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Piano ...

(12 Posts)
Wishingitwaswarm Sun 09-Apr-17 22:12:54

My DD (13) lost her piano teacher last October. She would have been doing grade 5 this term
I have struggled to find a new teacher for her.
I have been let down twice from teachers saying they have a spot then turning us away.
DD doesn't want to take exams (abrsm) but want to play pop songs

I have found two wildly different teachers. One is get a traditional piano music score and play from it, the other plays in a band and basically plays by ear and doesn't use a score at all but plays using cords so will find the music from you tube and play it.
DD prefers the latter one, i feel dubious because surely it's good to read from a music score and play it. But at the same time i think what a great asset to be able to play anything just by hearing it.

DD is taking GCSE music.

Wwyd is it that important to have the music in front of you and read it,. Or to hear it and be able to play it
I'm really torn between them

BackforGood Sun 09-Apr-17 22:20:32

Both are great skills to have.
Would she consider agreeing with you to get her Grade 5, and then you allow her to move to the other teacher once she has 'banked' that?

Oddly, it was after her GCSE music that my dd started playing very much more by 'ear' and then putting chords underneath tunes she'd picked out. She now plays all the time. Will just get her phone out and play all sorts of stuff - pop, musicals, hymns, songs, whatever. It really is great when she's out somewhere and fancies a little play, or someone wants her to play. I guess its because she understood chords and the structure etc more since doing her GCSE.

Wishingitwaswarm Sun 09-Apr-17 22:24:39

It was the compromise that to carry on playing - no exams.
Sorry i should have added that she plays the flute as well (grade 4) so she has the reading ability from that but it's only one stave not 2 like piano

Mistigri Mon 10-Apr-17 18:59:45

If she's got to grade 5 then she can read music.

Tbh with a 13 year old, the real choice is probably to go with the teacher your DD prefers or expect her to give up soon.

Which teacher is "best" really depends what she wants to do. My DD came to the piano from a guitar/ jazz/ improvisation background - she started playing by ear, just using chords like you would on a guitar, or working out arrangements by listening to a piece of music. She later started classical lessons (aged 14) and her unconventional start hasn't hindered her at all; if anything it was helpful because she started out with no fear of the black notes or "difficult" key or time signatures, and she progressed very quickly. She still plays mostly without music - even when playing classical music: she can read sheet music of course, but she memorises all her pieces.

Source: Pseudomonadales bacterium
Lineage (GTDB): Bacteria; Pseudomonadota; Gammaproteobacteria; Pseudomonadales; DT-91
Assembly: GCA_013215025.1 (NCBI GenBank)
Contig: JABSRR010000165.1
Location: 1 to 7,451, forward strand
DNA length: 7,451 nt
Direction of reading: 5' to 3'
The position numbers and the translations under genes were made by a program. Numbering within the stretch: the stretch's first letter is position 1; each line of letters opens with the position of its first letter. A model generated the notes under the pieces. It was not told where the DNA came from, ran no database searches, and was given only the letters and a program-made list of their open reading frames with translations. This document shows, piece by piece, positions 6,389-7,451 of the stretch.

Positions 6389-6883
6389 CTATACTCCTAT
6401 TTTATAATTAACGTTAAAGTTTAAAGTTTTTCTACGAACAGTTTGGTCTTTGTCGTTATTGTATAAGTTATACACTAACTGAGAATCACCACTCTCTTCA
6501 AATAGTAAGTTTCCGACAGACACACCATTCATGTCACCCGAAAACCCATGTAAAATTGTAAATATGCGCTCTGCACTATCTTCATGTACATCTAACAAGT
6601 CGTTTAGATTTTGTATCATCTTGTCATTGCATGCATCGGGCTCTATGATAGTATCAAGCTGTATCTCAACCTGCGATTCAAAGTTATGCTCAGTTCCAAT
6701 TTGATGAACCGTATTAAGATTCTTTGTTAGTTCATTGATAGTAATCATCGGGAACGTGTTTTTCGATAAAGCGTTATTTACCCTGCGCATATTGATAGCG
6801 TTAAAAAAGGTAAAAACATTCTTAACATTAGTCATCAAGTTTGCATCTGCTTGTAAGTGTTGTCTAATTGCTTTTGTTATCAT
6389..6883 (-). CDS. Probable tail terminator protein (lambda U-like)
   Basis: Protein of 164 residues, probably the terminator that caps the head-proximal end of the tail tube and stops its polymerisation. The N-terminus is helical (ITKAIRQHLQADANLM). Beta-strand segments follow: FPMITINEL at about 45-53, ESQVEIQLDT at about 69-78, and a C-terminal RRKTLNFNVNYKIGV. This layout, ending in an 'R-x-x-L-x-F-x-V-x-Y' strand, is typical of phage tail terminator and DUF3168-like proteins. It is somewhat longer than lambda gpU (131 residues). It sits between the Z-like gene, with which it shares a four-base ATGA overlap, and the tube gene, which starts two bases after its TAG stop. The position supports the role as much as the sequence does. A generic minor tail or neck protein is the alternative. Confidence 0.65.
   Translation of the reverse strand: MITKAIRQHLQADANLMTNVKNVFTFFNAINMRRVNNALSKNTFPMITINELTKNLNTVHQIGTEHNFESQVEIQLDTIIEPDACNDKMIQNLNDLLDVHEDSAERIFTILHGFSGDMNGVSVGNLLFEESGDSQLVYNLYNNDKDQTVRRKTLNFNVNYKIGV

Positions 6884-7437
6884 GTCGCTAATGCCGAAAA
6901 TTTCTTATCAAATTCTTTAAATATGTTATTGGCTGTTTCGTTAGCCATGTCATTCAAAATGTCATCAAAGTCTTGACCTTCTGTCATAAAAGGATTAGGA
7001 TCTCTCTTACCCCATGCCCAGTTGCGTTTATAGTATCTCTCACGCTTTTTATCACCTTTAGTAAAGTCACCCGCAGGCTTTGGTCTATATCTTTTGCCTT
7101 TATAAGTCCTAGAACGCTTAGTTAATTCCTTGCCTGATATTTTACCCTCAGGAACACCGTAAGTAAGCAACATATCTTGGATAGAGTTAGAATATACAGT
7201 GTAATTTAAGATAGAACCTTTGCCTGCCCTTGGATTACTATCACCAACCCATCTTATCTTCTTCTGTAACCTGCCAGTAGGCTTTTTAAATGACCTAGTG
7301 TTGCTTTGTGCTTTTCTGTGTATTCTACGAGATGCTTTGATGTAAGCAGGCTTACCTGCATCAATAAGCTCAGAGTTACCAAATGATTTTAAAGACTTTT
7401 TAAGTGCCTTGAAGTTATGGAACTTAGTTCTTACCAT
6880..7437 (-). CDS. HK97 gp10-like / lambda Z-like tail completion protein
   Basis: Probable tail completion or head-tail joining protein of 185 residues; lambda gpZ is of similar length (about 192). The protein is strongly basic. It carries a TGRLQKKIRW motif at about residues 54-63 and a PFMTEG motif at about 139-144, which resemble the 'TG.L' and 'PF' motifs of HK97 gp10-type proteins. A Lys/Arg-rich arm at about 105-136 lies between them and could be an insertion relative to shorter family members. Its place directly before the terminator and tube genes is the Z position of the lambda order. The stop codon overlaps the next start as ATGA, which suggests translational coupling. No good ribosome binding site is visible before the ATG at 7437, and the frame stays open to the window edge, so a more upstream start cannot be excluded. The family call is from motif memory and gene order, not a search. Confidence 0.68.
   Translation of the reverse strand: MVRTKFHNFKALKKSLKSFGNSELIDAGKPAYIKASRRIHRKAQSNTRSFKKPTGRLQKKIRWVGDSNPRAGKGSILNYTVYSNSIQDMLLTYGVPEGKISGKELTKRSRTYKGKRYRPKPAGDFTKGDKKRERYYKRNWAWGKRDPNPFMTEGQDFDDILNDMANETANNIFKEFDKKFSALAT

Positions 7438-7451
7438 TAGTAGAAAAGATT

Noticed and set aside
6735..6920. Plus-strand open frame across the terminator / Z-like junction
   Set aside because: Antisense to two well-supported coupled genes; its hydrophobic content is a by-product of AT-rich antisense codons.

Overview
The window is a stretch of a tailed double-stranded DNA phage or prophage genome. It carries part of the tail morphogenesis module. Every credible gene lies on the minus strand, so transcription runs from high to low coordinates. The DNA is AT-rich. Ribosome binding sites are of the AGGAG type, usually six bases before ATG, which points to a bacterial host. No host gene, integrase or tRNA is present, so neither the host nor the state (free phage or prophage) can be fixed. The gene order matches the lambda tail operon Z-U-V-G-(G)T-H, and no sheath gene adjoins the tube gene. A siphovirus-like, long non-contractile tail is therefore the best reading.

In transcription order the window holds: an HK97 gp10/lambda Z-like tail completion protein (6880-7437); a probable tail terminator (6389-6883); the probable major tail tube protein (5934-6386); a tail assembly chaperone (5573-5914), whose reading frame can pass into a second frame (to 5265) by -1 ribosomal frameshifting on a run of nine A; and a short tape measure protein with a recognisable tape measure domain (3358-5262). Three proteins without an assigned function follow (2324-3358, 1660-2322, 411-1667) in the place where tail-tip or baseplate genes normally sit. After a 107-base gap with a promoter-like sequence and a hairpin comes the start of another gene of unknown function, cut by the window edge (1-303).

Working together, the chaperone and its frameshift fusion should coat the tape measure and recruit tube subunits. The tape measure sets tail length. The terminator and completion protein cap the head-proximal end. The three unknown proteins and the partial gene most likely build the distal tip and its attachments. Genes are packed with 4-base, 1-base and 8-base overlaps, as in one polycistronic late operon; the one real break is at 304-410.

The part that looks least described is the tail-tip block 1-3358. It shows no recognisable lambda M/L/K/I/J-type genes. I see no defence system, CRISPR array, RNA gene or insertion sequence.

goldenlilliesdaffodillies Mon 10-Apr-17 19:08:46

I would go with the first one. A qualified, experienced piano teacher should be able to teach both those skills. It doesn't sound like the 2nd teacher is a piano teacher if doing everything by ear though? Your daughter could do look up the chords on youtube herself too?

Playing by ear and learning chords is a good skill to have, but to make progression I do think you also need to learn proper technique and able to read the dots too!

Chickendipper12 Mon 10-Apr-17 19:15:28

My dh plays piano hes grade 7 but never uses much from his classical lessons.

He now earns a living selling his "pop music" although its more "alternative electro" is she interested in writing music? Or just playing?

If she wants to write the second person would probably be best, if she just wants to know how to play the classical would be better.

Chickendipper12 Mon 10-Apr-17 19:17:37

Ps although dh can read music I dont think iv ever seen him in all the time hes been doing music here.
I tidy his music studio and have never seen a music sheet anywhere haha

onlymusic Mon 10-Apr-17 20:23:10

At 13yo-isn't it about being cool and popular among friends and not about doing classical piano? grin Esp she does not want to do exams. I agree with Mistigri, let her do what she wants and she can always catch up later

eatyourveg Mon 10-Apr-17 20:24:23

DS1 had a music scholarship at school - no lessons, no grade exams, all self taught - didn't use music sheets just a book of chords from playing the guitar. He took Music gcse so presumably has learned to read the notation. He plays most genres - just hears something - tinkers for a bit and then he seems to be able to do it. I would go with the second one.

troutsprout Tue 11-Apr-17 09:25:44

Dd (14) yr9 came at piano 2 years ago via clarinet so like your Dd can read music well. She has done gcse music this year and has used both instruments.
She plays a lot by ear despite having quite traditional lessons and I think this playing by ear has really helped with the composition bits of the gcse.

Mistigri Tue 11-Apr-17 16:59:50

I also think that learning to make music without the "prop" of sheet music is excellent for composition skills.

I played piano as a child, quite well (from a purely technical point of view), but never learnt to improvise or compose. For DD whose music education has been much less traditional, composing and improvising are very natural.

Obviously teacher 2 isn't going to turn your DD into a concert pianist, so would be a bad choice if she was aiming to do serious music studies, but it doesn't sound as if that's the case.

beautifulgirls Tue 11-Apr-17 21:51:37

Honestly I would look about more for other teachers, wait a bit if needs be. Someone is bound to have some middle ground between these two extremes.

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